Rogue One Review
Our family splurged this morning and saw Rogue One: A Star Wars Story in IMAX 3D this morning at Rave Cinemas.
About Rogue One
The crawl at the start of Star Wars: A New Hope, states that the Rebel Alliance has won their first victory against the Empire and stolen plans for the Death Star. Rogue One is the story of how these plans were obtained.
In a time of conflict, a group of unlikely heroes band together on a mission to steal the plans to the Death Star, the Empire’s ultimate weapon of destruction. This key event in the Star Wars timeline brings together ordinary people who choose to do extraordinary things, and in doing so, become part of something greater than themselves.
Before heading to the movie, check out the TV spot below:
An Anthology Film
Rogue One is not part of the main Star Wars series (the trilogy of trilogies). Instead, it is a story that takes place in the universe without a major component of the Skywalker family. Specifically, it takes place immediately prior to Episode 4 (the original movie).
This distinction is evident right at the start of the movie. Rogue One does not start with the iconic crawl setting the stage for the movie.
However, it doesn’t take long to feel at home in the world of Star Wars. Just as in A New Hope, the “blue milk” takes the stage in an early scene. I also read that they actually reused some costumes from the original trilogy, particularly A New Hope.
The main characters in Rogue One are new to the world of Star Wars. However, there are appearances by several characters that have been in the other movies. Darth Vader makes an appearance in consultation on the development of the Death Star. He is once again voiced by James Earl Jones.
The largest returning role is probably Grand Moff Tarkin originally played by Peter Cushing in A New Hope. As Marvel fans, we previously saw performances by Michael Douglas (in Ant-Man) and Robert Downey, Jr (Captain America: Civil War) transformed into younger versions of themselves. For Rogue One, similar technology is extensively used to create Grand Moff Tarkin who was originally played by Peter Cushing who died in 1994. In Rogue One, the on-set acting was provided by Guy Henry (Pius Thicknesse in the Harry Potter series) and digitally overlaid with Peter Cushing’s face. It is truly impressive editing.
The other character who returns from the original trilogy is Mon Mothma. In Rogue One, she is played by Genevieve O’Reilly who also played her in Revenge of the Sith from the prequels.
Also returning from the prequel series is Jimmy Smits as Bail Organa. I was a bit surprised that he doesn’t have a line in his first scene, but he returns in later scenes where he has lines. It is a bit bittersweet to hear him say he is returning to Alderaan to warn them of the power of the Death Star.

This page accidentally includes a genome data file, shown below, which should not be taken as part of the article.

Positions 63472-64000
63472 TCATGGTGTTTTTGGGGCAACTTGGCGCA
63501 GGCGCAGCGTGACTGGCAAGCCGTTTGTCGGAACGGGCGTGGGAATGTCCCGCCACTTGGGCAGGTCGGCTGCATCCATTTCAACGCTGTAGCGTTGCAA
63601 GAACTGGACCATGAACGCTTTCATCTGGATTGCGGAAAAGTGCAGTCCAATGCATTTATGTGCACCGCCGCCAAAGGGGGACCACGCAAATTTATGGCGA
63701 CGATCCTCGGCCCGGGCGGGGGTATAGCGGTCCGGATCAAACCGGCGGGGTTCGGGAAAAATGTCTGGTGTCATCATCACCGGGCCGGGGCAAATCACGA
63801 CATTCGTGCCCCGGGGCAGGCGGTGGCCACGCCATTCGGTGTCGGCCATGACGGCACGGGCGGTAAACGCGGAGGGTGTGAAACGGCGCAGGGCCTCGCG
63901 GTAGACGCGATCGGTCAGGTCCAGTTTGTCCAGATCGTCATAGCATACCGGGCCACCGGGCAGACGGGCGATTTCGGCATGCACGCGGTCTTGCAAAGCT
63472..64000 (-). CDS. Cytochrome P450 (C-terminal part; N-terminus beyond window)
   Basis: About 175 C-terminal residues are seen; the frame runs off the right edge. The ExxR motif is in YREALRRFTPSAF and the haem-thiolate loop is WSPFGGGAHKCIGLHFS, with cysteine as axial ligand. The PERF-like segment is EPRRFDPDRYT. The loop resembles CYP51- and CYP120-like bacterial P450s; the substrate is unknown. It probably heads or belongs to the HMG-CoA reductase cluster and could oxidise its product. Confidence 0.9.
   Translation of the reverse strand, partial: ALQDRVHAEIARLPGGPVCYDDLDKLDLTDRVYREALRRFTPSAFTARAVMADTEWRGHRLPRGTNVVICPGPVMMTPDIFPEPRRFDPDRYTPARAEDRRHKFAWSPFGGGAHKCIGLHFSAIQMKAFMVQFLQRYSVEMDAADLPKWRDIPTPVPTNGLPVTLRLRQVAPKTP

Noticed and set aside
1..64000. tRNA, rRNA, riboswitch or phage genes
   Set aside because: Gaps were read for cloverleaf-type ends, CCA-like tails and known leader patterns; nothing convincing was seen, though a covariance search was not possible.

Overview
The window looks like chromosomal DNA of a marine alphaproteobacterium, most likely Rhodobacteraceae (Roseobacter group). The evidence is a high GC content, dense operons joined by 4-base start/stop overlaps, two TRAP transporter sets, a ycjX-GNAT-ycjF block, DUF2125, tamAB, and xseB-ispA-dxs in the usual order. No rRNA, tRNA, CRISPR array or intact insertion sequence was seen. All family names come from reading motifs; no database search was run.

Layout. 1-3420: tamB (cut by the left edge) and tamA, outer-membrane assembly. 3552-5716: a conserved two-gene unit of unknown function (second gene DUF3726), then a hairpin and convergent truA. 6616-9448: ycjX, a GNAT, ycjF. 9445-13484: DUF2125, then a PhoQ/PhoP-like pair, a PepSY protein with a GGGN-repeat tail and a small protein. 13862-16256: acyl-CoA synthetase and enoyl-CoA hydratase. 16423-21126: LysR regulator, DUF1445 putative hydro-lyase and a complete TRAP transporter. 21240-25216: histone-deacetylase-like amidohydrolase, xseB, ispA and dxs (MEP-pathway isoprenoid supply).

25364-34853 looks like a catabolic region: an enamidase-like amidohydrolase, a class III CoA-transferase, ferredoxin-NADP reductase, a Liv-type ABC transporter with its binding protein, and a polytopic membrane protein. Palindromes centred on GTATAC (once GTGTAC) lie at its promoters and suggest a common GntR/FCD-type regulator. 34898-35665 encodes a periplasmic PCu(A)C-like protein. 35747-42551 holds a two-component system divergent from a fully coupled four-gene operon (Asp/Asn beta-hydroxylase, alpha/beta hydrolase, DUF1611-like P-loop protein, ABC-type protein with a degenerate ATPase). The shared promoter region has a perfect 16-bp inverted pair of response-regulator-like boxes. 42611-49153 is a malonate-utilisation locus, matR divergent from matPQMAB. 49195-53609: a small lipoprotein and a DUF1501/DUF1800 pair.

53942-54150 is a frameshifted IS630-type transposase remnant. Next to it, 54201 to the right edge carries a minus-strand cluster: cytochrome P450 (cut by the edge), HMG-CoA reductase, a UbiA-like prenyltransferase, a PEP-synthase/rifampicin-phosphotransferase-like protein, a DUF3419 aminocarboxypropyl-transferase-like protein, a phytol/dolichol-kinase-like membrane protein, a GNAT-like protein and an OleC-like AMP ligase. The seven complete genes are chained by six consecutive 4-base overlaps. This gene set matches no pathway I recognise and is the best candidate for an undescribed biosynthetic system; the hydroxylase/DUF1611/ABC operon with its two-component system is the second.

Of course the droids are not forgotten. R2-D2 and C3-PO make a cameo appearance.
We enjoyed Rogue One and the backstory that it provides to Star Wars: A New Hope. Rogue One does rely on your knowledge of the back story from the original trilogy and the prequels. For example, recurring characters are not introduced, the origin of the struggle between the Rebel Alliance and the Empire is not explained, and there are allusions to events of both the prequel series and coming events in A New Hope.
Rogue One does have a heavier tone than the other Star Wars movies. Of all the genres that inspire the Star Wars Saga, Rogue One is most inspired by a war movie.
Rogue One definitely reflects the fact that it is filmed in 2016 instead of 1977. Not only is the main character female, Jyn Erso, but there are more female characters including at least one X-Wing pilot. Even on the Imperial Side, Jyn is not given a second glance for wearing the uniform of an imperial officer.
Rogue One is rated PG-13 and definitely earns that rating. It is definitely the most emotionally intense of any of the Star Wars movies. I don’t want to spoil the movie with exact details. Put simply, stealing the Death Star plans came at a great cost.
If you have a sensitive tween or early teen, I recommend skipping Rogue One. My daughter (age 11) is rarely affected by movies. She was glad that she saw the movie and said it was good. But she isn’t eager to return for a second viewing (she saw Force Awakens 3 times in the theater).
If you are hesitant about how your child will react, I suggest seeing the movie in 2D or regular 3D. We saw it in IMAX 3D which is a much more immersive experience. Our neighbor saw it both ways and said it was less intense in 2D (but that was also his second viewing).
We saw quite a few trailers in front of Rogue One. Our screening was in IMAX 3D at Rave (trailers may vary based on format and theater). My daughter was quite excited to see a Guardians of the Galaxy Vol. 2 trailer (May 5, 2017 release). We also had a Pirates of the Caribbean: Dead Men Tell No Tails trailer, but I was quite disappointed to not even get a glimpse of Jack Sparrow (May 26, 2017 release).
I was not aware that Universal is remaking The Mummy with Tom Cruise (June 9, 2017). As we were watching the trailer, I thought this movie is a lot like The Mummy. Also, be warned that the trailer may be intense for some kids. The Mummy is the only film that my daughter has asked us to turn off.